Scotland’s leading doctor has said he is "pretty confident" the COVID vaccine will work on the new variant of the virus.
Jason Leitch, the country’s national clinical director, said despite the new strain being up to 70% more transmissable it is unlikely to be immune to the recently-approved Pfizer vaccine.
So far around 350,000 people have been given the jab as of Saturday morning, according to the government, with that number expected to rise to 500,000 by Monday.
"We are pretty confident from first principles, looking at it down a microscope for lack of a better description, that the vaccine will work, but we need to prove that,” Leitch said.
He said the new variant of the virus has to be grown at the Porton Down laboratory in Wiltshire and then be attacked by antibodies to see if it can be killed.
Leitch said virologists are pretty confident that what has been seen so far "doesn't worry them", but added they believed the R number is higher in the new strain.
"We don't know this for sure, but we think the R number for this version is 0.4 more than the R number for the other one if you just let it run wild,” he added.
"So imagine you have an R number right now of 0.9 - you think you are doing well, numbers are falling, everybody is transmitting to fewer than one other person, you are on the right path, then you get this dominant strain and your R number overnight goes to 1.3, and you get exponential growth, and you are in big trouble."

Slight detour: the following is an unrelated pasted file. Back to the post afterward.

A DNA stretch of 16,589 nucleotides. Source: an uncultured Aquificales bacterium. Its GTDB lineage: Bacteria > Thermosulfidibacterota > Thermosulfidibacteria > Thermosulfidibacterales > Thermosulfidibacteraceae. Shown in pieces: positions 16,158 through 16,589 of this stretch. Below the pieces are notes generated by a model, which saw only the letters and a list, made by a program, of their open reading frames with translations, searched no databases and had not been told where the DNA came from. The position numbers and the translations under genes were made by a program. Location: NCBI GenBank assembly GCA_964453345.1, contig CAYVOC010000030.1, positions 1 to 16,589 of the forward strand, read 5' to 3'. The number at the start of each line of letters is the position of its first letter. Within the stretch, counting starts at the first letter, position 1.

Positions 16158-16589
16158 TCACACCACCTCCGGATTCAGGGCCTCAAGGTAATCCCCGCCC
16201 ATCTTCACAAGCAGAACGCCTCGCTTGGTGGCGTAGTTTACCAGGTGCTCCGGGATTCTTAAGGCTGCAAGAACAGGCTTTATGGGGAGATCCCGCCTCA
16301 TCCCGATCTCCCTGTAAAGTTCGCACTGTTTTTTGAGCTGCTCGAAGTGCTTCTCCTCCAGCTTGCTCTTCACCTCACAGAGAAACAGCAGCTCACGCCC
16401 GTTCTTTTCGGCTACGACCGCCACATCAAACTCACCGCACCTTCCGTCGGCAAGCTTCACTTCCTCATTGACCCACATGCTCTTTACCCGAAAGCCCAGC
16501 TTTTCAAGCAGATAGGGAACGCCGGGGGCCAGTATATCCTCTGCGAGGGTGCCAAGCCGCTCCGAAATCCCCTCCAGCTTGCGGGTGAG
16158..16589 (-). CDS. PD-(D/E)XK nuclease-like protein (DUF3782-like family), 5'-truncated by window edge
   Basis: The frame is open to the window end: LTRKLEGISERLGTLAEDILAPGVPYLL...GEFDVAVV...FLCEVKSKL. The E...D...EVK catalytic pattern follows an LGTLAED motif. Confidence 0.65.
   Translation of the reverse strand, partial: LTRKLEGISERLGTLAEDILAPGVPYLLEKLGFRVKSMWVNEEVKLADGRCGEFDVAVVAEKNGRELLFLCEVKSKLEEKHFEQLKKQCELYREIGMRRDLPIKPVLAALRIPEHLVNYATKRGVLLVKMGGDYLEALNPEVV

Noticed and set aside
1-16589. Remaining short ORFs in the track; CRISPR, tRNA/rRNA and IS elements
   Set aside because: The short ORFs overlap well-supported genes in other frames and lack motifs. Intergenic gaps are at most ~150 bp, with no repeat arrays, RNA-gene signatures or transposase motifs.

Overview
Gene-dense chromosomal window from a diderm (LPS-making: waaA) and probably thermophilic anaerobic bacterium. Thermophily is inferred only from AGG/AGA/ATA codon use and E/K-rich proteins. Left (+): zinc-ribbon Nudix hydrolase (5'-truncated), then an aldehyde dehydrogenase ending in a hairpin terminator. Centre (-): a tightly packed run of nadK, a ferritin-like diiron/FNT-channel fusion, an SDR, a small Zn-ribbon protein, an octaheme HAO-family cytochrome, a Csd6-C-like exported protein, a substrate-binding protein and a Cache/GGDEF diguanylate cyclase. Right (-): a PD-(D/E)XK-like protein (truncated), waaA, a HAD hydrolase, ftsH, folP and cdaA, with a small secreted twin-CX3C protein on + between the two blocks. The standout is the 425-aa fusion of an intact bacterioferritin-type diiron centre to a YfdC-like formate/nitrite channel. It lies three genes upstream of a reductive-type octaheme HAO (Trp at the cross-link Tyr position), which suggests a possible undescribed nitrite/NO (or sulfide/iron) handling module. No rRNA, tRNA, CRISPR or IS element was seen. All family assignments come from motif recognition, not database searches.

It comes as health secretary Matt Hancock has said the country faces an "enormous challenge" controlling the new strain.
Watch: Hancock admits new strain of virus is out of control
Hancock suggested additional restrictions for England announced by the prime minister on Saturday may have to remain for "the next couple of months" while a vaccine is rolled out.
"What is really important is that people not only follow them (the new rules) but everybody in a Tier 4 area acts as if you have the virus to stop spreading it to other people," he told Sky News's Sophy Ridge on Sunday programme.
"We know with this new variant you can catch it more easily from a small amount of the virus being present.
"All of the different measures we have in place, we need more of them to control the spread of the new variant than we did to control the spread of the old variant. That is the fundamental problem.
"We know that in November, in the areas where this new variant started, in Kent, the cases carried on rising, whereas in the rest of the country the November lockdown worked very effectively.
"It is an enormous challenge, until we can get the vaccine rolled out to protect people. This is what we face over the next couple of months."